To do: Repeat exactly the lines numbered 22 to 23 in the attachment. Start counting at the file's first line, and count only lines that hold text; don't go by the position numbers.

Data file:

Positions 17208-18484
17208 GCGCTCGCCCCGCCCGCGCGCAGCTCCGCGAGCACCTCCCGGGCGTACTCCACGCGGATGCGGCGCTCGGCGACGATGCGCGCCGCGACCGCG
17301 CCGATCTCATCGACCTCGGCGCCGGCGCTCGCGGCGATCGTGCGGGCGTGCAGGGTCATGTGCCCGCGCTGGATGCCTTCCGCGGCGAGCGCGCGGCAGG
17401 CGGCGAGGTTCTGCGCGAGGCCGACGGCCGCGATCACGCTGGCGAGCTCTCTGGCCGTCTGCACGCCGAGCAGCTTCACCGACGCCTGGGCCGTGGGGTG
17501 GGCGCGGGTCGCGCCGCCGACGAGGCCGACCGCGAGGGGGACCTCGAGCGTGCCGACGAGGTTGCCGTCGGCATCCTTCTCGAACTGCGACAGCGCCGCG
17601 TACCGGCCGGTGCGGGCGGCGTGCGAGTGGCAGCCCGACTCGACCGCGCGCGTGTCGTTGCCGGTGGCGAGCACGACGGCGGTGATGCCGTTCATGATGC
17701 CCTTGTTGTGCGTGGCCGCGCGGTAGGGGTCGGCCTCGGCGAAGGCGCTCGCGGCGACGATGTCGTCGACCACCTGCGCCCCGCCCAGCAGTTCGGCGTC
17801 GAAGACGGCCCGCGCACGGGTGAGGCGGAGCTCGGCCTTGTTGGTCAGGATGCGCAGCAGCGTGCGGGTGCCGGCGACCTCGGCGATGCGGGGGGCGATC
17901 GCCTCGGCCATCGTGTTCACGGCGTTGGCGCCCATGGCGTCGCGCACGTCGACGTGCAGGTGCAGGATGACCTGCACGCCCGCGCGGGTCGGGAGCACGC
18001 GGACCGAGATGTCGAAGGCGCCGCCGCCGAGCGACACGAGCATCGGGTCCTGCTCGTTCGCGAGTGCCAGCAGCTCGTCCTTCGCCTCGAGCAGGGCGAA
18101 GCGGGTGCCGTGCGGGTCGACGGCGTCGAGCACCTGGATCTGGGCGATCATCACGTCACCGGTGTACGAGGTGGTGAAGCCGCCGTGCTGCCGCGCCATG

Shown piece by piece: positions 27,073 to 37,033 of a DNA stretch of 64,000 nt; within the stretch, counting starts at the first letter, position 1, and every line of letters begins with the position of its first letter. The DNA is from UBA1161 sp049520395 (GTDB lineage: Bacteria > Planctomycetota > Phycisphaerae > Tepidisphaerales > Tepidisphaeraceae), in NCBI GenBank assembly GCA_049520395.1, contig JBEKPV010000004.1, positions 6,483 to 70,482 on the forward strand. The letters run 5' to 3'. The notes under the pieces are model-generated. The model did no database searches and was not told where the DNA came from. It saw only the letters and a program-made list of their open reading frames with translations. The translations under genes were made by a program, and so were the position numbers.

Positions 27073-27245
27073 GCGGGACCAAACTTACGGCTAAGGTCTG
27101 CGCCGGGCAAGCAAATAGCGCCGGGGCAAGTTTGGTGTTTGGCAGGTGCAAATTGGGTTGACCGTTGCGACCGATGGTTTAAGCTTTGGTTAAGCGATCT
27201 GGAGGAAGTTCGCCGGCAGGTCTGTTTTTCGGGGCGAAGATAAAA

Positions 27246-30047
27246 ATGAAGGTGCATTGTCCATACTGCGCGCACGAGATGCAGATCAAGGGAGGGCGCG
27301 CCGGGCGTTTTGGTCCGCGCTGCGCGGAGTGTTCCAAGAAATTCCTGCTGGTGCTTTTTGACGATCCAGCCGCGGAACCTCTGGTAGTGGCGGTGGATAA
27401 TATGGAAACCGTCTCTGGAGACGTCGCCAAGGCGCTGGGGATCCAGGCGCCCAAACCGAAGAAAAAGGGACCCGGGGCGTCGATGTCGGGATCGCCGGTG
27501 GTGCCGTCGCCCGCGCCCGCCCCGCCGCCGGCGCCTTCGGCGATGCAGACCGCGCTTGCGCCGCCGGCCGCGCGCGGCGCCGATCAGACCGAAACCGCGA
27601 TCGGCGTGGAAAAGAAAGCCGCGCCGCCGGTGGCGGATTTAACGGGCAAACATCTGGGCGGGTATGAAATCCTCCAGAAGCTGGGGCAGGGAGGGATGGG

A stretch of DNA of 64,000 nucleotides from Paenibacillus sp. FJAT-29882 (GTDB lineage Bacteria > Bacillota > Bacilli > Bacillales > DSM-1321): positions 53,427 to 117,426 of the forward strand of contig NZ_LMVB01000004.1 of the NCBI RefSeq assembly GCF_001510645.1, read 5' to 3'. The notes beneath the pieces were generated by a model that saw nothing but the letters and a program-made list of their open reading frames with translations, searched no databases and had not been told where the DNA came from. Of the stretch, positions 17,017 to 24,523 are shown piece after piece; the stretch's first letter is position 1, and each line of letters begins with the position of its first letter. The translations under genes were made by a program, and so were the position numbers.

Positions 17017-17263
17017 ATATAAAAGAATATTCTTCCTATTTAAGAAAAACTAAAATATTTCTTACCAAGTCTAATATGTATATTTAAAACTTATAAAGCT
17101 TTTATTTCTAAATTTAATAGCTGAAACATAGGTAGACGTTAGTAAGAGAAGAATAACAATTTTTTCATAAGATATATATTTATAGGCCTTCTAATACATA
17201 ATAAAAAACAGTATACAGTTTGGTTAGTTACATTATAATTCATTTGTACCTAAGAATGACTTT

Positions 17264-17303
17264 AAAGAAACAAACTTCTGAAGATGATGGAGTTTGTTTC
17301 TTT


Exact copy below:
27601 TCGGCGTGGAAAAGAAAGCCGCGCCGCCGGTGGCGGATTTAACGGGCAAACATCTGGGCGGGTATGAAATCCTCCAGAAGCTGGGGCAGGGAGGGATGGG

A stretch of DNA of 64,000 nucleotides from Paenibacillus sp. FJAT-29882 (GTDB lineage Bacteria > Bacillota > Bacilli > Bacillales > DSM-1321): positions 53,427 to 117,426 of the forward strand of contig NZ_LMVB01000004.1 of the NCBI RefSeq assembly GCF_001510645.1, read 5' to 3'. The notes beneath the pieces were generated by a model that saw nothing but the letters and a program-made list of their open reading frames with translations, searched no databases and had not been told where the DNA came from. Of the stretch, positions 17,017 to 24,523 are shown piece after piece; the stretch's first letter is position 1, and each line of letters begins with the position of its first letter. The translations under genes were made by a program, and so were the position numbers.